No child should have to build wealth from scratch

While it deters laziness, it makes it harder for each generation to excel


The phrase 'generational wealth' is becoming a buzzword in charismatic churches as people, quite naturally, want to build wealth that can help their offspring gain a head start in life.

Generational wealth is any property that is passed down from one generation to the next. This includes land, cash, businesses, shares and various other types of financial assets. Traditional African societies regarded land as generational wealth, though it was owned by the community, not by individuals.

For those who have already accumulated enough wealth to pass it on to the next generation, certain cultural practices can either assist or hinder the process. Some cultures are communal; adults of various generations live together in the same house. Younger members of the family do not have to worry about paying rent or buying a car because those assets are already available to them.

Some cultures are not communal. Each person is expected to set out on his or her own and build wealth. While independence can motivate a young adult to work hard, it makes it harder for each generation to accumulate wealth.

"I told my children it would be a waste of money for each of them to build their own homes when I already have a house for all of us," Peter Mwamba, a father of six and grandfather of three, says. "I do not see the need for my children to start from scratch when I already have property."

Mwamba believes his children should use the property he has acquired in his lifetime to lift themselves to higher levels of prosperity instead of having to redo what he started 40 years ago. "The culture of each generation starting from scratch has to change," Mwamba advises.

Mwamba may have a valid point. Ethnic groups that live communally seem to be doing much better at accumulating generational wealth. Cultures where several generations of adults live in one compound also seem better at retaining wealth. Effective communication with children is among the strategies that can foster positive wealth management attitudes from an early age.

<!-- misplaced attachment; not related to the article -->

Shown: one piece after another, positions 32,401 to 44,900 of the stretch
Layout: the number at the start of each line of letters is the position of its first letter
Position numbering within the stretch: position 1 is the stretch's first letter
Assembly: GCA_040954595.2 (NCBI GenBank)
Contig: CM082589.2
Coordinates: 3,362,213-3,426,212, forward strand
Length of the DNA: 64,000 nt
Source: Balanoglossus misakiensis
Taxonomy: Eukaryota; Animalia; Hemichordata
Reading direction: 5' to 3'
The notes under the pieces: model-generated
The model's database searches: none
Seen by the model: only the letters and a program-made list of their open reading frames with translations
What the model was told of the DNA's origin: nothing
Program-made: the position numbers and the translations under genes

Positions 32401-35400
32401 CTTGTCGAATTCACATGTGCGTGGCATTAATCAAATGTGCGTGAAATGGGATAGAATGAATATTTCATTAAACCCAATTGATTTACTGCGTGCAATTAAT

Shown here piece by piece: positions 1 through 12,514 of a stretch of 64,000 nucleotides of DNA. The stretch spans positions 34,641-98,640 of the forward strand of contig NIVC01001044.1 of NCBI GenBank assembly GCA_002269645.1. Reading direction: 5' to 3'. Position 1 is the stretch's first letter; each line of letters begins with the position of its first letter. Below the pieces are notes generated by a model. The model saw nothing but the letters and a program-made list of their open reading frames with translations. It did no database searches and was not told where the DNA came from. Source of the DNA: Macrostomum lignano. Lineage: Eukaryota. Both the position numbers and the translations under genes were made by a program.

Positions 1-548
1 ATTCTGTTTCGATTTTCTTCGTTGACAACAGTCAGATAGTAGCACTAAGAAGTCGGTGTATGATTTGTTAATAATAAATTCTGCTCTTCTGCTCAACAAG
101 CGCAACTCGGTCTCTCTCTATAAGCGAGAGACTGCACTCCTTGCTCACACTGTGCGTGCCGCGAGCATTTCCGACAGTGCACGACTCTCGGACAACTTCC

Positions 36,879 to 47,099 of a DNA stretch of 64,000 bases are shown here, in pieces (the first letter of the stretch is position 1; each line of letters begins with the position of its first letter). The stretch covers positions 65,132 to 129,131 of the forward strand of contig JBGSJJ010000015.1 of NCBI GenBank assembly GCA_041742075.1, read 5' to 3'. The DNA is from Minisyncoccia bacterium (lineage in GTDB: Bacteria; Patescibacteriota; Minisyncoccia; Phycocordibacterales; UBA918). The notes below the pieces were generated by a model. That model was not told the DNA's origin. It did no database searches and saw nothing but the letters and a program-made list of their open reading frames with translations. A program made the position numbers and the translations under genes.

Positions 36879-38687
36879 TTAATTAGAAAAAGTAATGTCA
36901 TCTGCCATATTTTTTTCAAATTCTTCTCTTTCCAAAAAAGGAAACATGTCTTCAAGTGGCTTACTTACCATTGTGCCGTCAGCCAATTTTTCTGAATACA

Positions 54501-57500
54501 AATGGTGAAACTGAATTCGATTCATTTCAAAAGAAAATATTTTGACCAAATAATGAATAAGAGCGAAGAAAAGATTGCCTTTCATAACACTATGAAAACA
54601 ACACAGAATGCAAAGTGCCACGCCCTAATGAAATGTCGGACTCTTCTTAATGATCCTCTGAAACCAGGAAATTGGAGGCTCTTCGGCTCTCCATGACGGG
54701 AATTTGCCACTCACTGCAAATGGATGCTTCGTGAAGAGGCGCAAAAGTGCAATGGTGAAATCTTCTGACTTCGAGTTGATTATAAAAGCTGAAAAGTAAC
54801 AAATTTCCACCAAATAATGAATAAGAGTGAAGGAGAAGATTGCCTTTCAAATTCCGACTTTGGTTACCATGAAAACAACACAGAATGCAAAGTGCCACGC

"A family which understands its unique generational maze can open a door of communication through which children's (inheritors') dreams may be discovered and subsequently fostered to regenerate the family wealth," Michael Pompian, an expert on behavioural finance, says. In his book titled Advising Ultra-Affluent Clients and Family Offices, Pompian suggests open communication will help young people understand the meaning of wealth.

"Listening to our children (just as we should listen to our clients) validates them and makes them feel important," Michael Pompian wrote. He recommends regular family meetings as a forum for encouraging the next generation to participate in all aspects of the family's life, something that is key to wealth management success. He disapproves of lavishing expensive gifts on children as it teaches them wrong attitudes about money.

The best way to manage generational wealth is by teaching children how to use it wisely. Be a good example and you could very well be pointing the next generation to a brighter future thanks to the foundation you built.

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